In the ever growing world of the Internet, learning programming became quite a fruitful job opportunity. Although I wouldn’t call myself a professional programmer by far, I was always interested in learning the basics at least – especially Java. Since I don’t have the time to completely dedicate myself to any Java tutorial or any other programming language, I decided to check out if there’s a way to learn 101 of Java without spending too much time or money.
While going through quite a number of online courses I stumbled upon a few apps claiming to offer the right education. This gave me an idea to dig deeper and check out other apps in hopes of finding some that might be worth my while. Finally, I found a helpful site that lists supposed top 10 Java learning apps. Here’s the list if you want to check it out.
After an extensive search, I picked 3 apps I found to be the best.
SoloLearn – A Fun Way to Learn Programming
The first that caught my eye was an eye-catchy design. This, of course, doesn’t tell much about app’s functionality, but I like to think if developers put time into the design, they also put the time in the features. You start by creating a profile and then you’re off. SoloLearn is one of those apps that embraces the gamification approach to learn, in other words, giving the educational experience a gaming touch. And I got to say I like it. You level up each time you answer questions correctly and there’s even an option to compete against other players/students! Finally, you can also interact with other people. All in all, I found SoloLearn to have all the right features to make learning less stressful.
The only thing I didn’t like is ads that sometimes pop up in the middle of a lesson. I understand the need for ads since the app is free, but I think they can be put more “strategically”. Maybe at the end of the lesson because while the ad ends I already forget where I last stopped. Besides that, I didn’t find any other problem.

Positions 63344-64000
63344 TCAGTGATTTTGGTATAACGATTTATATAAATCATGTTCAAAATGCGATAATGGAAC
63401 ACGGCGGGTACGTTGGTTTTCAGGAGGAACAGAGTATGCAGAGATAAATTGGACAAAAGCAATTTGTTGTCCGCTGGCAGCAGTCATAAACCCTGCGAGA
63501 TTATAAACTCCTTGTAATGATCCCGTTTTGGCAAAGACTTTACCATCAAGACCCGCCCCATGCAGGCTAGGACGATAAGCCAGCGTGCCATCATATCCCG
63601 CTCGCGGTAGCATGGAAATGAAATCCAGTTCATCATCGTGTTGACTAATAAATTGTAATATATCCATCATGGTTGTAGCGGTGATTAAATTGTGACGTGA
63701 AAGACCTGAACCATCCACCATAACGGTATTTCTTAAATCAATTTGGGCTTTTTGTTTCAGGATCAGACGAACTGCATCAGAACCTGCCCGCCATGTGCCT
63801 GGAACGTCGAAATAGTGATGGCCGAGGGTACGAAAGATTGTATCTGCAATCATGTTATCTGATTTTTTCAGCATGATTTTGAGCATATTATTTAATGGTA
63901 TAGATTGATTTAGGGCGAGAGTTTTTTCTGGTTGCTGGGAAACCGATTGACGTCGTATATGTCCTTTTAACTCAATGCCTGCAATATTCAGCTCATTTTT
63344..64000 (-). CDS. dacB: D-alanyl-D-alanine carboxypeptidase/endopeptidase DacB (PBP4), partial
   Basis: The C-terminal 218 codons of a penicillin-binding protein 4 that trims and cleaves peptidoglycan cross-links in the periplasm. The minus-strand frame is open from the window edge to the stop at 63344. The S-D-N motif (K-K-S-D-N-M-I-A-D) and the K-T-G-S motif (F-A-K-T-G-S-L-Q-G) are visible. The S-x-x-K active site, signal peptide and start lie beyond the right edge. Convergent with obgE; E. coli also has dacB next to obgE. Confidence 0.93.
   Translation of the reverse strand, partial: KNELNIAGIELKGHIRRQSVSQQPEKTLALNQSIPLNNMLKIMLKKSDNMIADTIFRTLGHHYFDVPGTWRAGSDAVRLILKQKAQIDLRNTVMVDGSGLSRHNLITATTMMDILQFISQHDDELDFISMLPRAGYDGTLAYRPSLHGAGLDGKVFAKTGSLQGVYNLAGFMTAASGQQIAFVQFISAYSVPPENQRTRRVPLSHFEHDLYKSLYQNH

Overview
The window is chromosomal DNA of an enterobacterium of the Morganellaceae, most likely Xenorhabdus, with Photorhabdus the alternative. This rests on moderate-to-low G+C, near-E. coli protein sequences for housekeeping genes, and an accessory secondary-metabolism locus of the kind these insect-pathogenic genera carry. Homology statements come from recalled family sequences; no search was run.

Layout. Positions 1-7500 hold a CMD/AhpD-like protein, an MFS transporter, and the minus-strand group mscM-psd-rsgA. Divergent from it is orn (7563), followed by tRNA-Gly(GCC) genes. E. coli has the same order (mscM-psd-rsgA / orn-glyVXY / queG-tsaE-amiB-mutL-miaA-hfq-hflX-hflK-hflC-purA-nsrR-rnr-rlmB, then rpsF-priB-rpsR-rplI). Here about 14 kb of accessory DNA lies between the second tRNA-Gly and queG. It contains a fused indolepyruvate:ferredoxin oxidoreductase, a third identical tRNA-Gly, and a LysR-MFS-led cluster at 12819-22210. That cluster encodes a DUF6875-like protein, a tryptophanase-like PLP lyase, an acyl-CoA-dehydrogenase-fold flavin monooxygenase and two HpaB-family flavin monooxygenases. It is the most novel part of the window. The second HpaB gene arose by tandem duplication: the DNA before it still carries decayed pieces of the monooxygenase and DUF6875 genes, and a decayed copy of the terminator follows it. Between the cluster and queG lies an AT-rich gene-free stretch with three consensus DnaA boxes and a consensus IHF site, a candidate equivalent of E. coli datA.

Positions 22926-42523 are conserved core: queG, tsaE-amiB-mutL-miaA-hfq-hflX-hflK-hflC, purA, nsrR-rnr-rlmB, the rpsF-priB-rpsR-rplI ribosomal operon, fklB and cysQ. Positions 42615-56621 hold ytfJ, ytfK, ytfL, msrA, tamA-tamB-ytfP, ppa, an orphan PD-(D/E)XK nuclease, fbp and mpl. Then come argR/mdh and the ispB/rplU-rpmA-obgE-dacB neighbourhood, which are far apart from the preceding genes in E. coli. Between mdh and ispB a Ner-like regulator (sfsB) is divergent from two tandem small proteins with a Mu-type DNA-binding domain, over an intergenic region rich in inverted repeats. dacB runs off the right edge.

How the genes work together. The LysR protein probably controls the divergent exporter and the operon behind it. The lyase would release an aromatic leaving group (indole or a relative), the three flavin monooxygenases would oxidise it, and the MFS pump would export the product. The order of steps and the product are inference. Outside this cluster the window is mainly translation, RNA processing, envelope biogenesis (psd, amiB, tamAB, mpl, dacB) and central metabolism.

Udemy – Learn Java & a Bit More
If you ever decided to learn something online, you probably heard of Udemy. I know it’s a quite known learning platform, but the reason I felt I had to include this one is the polished design. And besides Java, you can learn basically anything. There are both paid and free version and although you’ll get more out of the paid one, you shouldn’t ignore the free version. I love how everything is designed to be like a virtual classroom, minus the need to prepare yourself for the class – you can learn in your shorts in your bed if you want. But the main feature I like the most is the possibility to download lessons and learn offline. This automatically opens more doors as you can learn on the go without worrying if your mobile internet will deplete.
I’m not entirely sure if it depends on the phone you have or Udemy’s software, but videos tend to run a bit slow from time to time. I also decided to pay for a course and was greeted by an error. Granted, when I tried the second time everything was perfect, but the error message did leave me worried for a second. Everything else is great and I have to mention Udemy’s customer’s service. They answered my question quickly, giving all the needed info. So overall, this is another great Java learning app. Actually, it’s an learning app for more than just Java.
Programming Hub – All Programming Languages in a Single Place
For those of you who want to learn programming, but not entirely sure which one, I decided to include this app. While initially going through the app I believe I counted around 12 types of programming languages you can learn. Besides having a nice quiz to test your knowledge and the course, the great thing about Programming Hub is that it also comes with the option to write your own code. So besides the theoretical knowledge, you also get the possibility to test your chops.
Now, in comparison to the first two, I’d say Programming Hub is the least “user-friendly”. This doesn’t make it a bad app in any way, especially if you already have some knowledge and want to improve. But if you’re a complete beginner who wants to focus on Java, I suggest going with one of the first two. But, if you want an extra challenge and you want to learn more, then Programming Hub would be the way to go.
So, these are my top 3 java learning apps. I tried to pick the best I could find and make sure each one is a bit different. SoloLearn is great if you want to learn through fun, Udemy if you want to learn something more outside programming, and as I said, Programming Hub is great if you really want to develop your programming knowledge. Good luck!